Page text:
RUNNING MAN: A MEMOIR OF ULTRA-ENDURANCE
By Charlie Engle
304 pp. Scribner. $17.00.
Generally, “Running Man” can be broken into thirds. The first being Charlie Engle’s upbringing and early adulthood. Engle’s adolescent years aren’t easy. His parents divorced when he’s 3. His father joins the Army and Engle doesn’t see him for 4 years. Residing with his mother in North Carolina, she’s active in theater work and social causes. Her involvement in the theater is accompanied by frequent cast parties at the Engle home. These parties expose Engle to drugs and alcohol. It’s in these early years that “…alcohol planted a little flag…” in his brain. His mother’s ventures briefly moves them to Attica, New York. Then, before the start of eighth grade, more instability as Engle goes to California to be with his father. It’s here Engle first finds success in organized sport (football, basketball, track, and cross country). Next, his father’s work requires a return to North Carolina living. While Engle’s athletic star continues to rise there, so too would instances of youthful rebellion. Once a candidate for a University of North Carolina (UNC) scholarship, his dalliances with poor decision making ends that potential. Sans scholarship, Engle still attends UNC. It’s in his early college years that substance abuse dominates (alcohol, cocaine). Engle drops out of UNC. He tries working for his father but fails. Enter: UNC student Pam Smith. Sans enrollment, Engle casually returns to UNC, they meet, and a brief courtship becomes an enduring relationship. Juggling different jobs amid continued substance abuse, Pam’s patience and love is a constant. Engle’s work takes him on the road. He rewards himself for a hard day’s work with further drug binges. Crack becomes another of Engle’s demons. Similar to the darkest times detailed by Catra Corbett in “Reborn On The Run” and of Dick Beardsley in “Duel In The Sun“, Engle bottoms out. Shady motels and drug deals. His car’s stolen, then found, then fired upon, decorated with bullet holes. There’s no shortage of ugly characters and circumstances in these pages. Engle turns to hope and prayer and, finally, feels the “…prison gate of addiction swing open.”.
Previously, in a half-hearted attempt to reach wellness, Engle’s flirted with running. He now goes all in. True, the many miles he runs assists him in keeping his substance abuse in check. However, his running greatness becomes fully exposed. Marathons give way to Ironman races and ultras. The running portion of “Running Man” focuses on a never before accomplished, coast-to-coast run across the Sahara desert. Also, multiple Badwater 135-mile top 3 finishes and dominate worldly race results are chronicled. My compact summary here isn’t intended to minimize Engle’s running achievements. Rather, consider it a reflection of the power of the book’s other, unrelated content. For Engle, once again, he’s on the cusp of turbulent times.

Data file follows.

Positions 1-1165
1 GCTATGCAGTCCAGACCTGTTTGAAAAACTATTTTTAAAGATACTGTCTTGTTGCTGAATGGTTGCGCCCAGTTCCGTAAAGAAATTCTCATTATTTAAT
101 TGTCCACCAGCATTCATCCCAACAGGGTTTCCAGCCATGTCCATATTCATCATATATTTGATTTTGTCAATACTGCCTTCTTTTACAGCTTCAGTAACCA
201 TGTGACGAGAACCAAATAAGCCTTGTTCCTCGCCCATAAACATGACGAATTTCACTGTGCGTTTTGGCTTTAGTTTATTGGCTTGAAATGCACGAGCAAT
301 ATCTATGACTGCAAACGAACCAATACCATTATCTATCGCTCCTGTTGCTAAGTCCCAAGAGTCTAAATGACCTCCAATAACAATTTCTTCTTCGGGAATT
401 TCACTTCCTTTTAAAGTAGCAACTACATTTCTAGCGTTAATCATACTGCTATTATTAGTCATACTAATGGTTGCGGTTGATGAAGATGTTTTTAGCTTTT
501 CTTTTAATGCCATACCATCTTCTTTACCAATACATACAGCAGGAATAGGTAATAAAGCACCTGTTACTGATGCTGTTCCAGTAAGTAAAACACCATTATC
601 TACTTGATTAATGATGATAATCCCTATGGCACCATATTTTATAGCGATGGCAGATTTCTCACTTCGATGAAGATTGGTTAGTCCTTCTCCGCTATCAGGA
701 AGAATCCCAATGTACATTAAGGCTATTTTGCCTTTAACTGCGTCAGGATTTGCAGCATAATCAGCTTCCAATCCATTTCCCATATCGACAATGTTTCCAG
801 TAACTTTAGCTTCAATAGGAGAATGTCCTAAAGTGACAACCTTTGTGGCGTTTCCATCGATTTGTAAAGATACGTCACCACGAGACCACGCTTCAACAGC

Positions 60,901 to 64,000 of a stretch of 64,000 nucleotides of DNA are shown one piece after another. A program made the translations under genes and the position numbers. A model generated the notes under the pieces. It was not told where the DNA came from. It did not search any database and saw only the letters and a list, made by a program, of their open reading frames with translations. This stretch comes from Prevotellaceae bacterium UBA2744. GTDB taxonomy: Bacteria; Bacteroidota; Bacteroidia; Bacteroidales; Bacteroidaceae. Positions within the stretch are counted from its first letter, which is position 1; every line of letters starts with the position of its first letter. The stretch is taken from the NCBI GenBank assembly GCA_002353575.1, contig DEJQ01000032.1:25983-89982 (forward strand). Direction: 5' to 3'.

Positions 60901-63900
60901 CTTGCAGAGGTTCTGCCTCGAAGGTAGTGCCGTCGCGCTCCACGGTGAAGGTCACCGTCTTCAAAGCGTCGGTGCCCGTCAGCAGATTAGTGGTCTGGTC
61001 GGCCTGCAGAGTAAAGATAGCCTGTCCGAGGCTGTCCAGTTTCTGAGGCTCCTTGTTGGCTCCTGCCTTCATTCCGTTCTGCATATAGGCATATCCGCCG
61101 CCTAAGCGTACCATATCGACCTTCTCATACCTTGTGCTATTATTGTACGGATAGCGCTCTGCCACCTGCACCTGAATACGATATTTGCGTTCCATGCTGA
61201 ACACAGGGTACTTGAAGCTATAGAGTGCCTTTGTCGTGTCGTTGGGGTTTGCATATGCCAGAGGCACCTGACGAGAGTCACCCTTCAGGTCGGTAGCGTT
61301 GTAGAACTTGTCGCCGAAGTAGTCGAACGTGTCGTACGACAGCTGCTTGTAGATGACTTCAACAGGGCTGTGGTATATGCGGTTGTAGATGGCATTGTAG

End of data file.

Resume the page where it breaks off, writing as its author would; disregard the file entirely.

Have you ever taken out a mortgage? To accept Engle’s explanation, this act, so commonly associated with adulthood, responsibility, and potential for prosperity, is at the root of Engle’s next round of hardship. At the height of the mid-2000 mortgage loan scandals in the United States, Engle purchased multiple properties. Undoubtedly, like many, he rubber stamped the countless forms of related legal documents, or appointed someone to do it on his behalf. His downfall being, the income earned by Engle that those forms claimed existed (that Engle never actually declared but was inflated by predatory brokers), was not reflective of realty. For this, the IRS brought a fifteen-count federal indictment against Engle. Ultimately, he’s found guilty of 12 counts of bank, wire, and mail fraud, and sentenced to 21 months in federal prison. Engle’s prison recounts are a fascinating read. He must not only navigate jail life among white collar criminals but murderers and rapists as well. This period’s highlighted by a jailhouse “Badwater” run, taking place on the same date as the famous race. However, the incarcerated version would take place over 540 laps on a gravel track at a West Virginia lockup.
Constructive criticism? The title. Engle declares in the Acknowledgements, “…I did not want to write a book about running, but rather how running has shaped and changed me.” You succeeded, Mr. Engle. This book’s about so much more than just a “Running Man”.
#DidYouKnow courtesy “Running Man: A Memoir of Ultra-Endurance”: On the eve of his first marathon attempt (1989 Big Sur), well into the pre-race early morning hours, Engle ingested large quantities of alcohol and cocaine. A few hours later he still ran Big Sur, finishing in 3:30.
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